Hello Dr. Zoomie! There was something in the news again about a Russian guy, Alexander Litvinenko and how he was killed with radiation. I remember something about this from about ten years ago and didn’t quite understand what was happening. Can you tell me what’s going on? And was there any risk from this to anyone else?
Good question – and an interesting story! The short version is that Alexander Litvinenko was a Russian who was killed after drinking tea laced with polonium (specifically, Po-210). Extensive radiation surveys by the British found a fairly extensive trail of contamination around the city, and even on a number of commercial aircraft. But in spite of extensive contamination, nobody except for Litvinenko was harmed by the radioactivity. OK – that’s the short version; now let’s dig a little deeper.
First – Litvinenko was indeed given some polonium in his tea. Polonium-210 is a naturally-occurring radionuclide that comes from the decay of natural uranium (U-238) in the rocks and soils. Po-210 can also be manufactured in nuclear reactors, and this is where the material used to kill Litvinenko probably came from. This particular radionuclide emits only alpha radiation – alphas are highly damaging to living cells, but are too weak to penetrate the dead layer of skin cells that comprise our epidermis so as long as they stay on the outside of our bodies they can’t hurt us. But once inside, it doesn’t take much for an alpha-emitter to be dangerous – the amount of radioactivity administered to Litvinenkowas less than the weight of a single grain of salt, but it was enough to be fatal.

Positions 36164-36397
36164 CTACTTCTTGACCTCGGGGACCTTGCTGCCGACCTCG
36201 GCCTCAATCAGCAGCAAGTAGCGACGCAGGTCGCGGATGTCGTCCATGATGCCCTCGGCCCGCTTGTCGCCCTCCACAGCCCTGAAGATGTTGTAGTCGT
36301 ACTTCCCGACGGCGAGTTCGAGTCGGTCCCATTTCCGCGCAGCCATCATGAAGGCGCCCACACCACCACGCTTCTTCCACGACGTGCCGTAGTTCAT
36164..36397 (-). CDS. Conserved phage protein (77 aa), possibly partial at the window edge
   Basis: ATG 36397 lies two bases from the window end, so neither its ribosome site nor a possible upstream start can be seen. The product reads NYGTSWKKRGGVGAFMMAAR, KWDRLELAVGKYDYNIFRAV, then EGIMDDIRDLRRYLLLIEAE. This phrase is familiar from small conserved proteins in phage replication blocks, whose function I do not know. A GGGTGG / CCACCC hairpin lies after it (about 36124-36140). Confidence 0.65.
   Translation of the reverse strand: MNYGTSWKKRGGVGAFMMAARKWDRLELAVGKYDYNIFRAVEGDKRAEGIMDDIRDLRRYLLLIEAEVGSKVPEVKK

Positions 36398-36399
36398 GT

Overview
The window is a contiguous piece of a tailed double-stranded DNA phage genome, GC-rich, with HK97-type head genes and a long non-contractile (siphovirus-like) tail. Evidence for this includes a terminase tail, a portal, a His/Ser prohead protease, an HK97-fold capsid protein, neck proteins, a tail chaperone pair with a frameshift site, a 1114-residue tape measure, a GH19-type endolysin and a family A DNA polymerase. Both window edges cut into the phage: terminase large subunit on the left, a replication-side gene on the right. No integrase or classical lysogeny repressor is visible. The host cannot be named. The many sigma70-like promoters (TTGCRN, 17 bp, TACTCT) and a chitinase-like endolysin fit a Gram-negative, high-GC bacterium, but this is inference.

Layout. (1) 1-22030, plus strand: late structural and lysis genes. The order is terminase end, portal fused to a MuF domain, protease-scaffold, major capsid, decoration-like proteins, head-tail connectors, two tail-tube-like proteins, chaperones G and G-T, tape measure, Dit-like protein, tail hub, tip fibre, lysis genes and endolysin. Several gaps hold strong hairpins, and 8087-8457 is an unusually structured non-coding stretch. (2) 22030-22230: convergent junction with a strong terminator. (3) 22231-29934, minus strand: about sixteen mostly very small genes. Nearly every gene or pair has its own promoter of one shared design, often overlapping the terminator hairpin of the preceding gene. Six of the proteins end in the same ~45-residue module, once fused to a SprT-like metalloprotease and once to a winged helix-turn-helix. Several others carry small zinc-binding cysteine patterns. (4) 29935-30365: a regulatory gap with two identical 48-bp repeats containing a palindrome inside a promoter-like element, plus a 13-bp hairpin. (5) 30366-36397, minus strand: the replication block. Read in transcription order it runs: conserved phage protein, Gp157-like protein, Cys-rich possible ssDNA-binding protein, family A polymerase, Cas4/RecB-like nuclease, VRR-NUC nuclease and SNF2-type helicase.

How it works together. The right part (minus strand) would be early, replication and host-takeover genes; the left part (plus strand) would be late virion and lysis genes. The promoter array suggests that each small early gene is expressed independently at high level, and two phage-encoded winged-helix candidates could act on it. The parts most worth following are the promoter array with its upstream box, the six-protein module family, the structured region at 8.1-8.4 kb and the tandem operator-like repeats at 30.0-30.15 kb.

Once administered, the radioactivity has to get into the blood – in Litvinenko’s case it was absorbed from the digestive tract. In actuality, only about 10% of the polonium was absorbed and the rest passed out of his body, so that grain of salt amount of Po-210 was ten times as much as was needed to kill him. After he started feeling ill, Litvinenko went to the hospital, where they initially suspected radiation but then went on to look at other types of toxins. In fact, Litvinenko was hospitalized for a few weeks before the doctors realized he was poisoned with radioactivity; by that time it was too late to help him – we just don’t know how to keep people alive when they’ve received a high enough dose of radiation.
According to research performed by the Russians in the 1960s, polonium in the body tends to concentrate in the hair follicles and to come out in perspiration when we sweat. It’s also very mobile – in the laboratory polonium was known to move around readily, spreading contamination all over the place. This means that, as Litvinenko moved around London after he was poisoned and before he was admitted to the hospital, he was shedding contaminated hairs and perspiration and, once on the ground, the polonium was able to spread from the hairs to the ground. So when British radiation specialists started performing surveys, they were able to find traces of polonium wherever Litvinenko had traveled. Not only that, but they also found polonium on a number of commercial aircraft – presumably contamination from whoever it was that brought the polonium from Russia to London.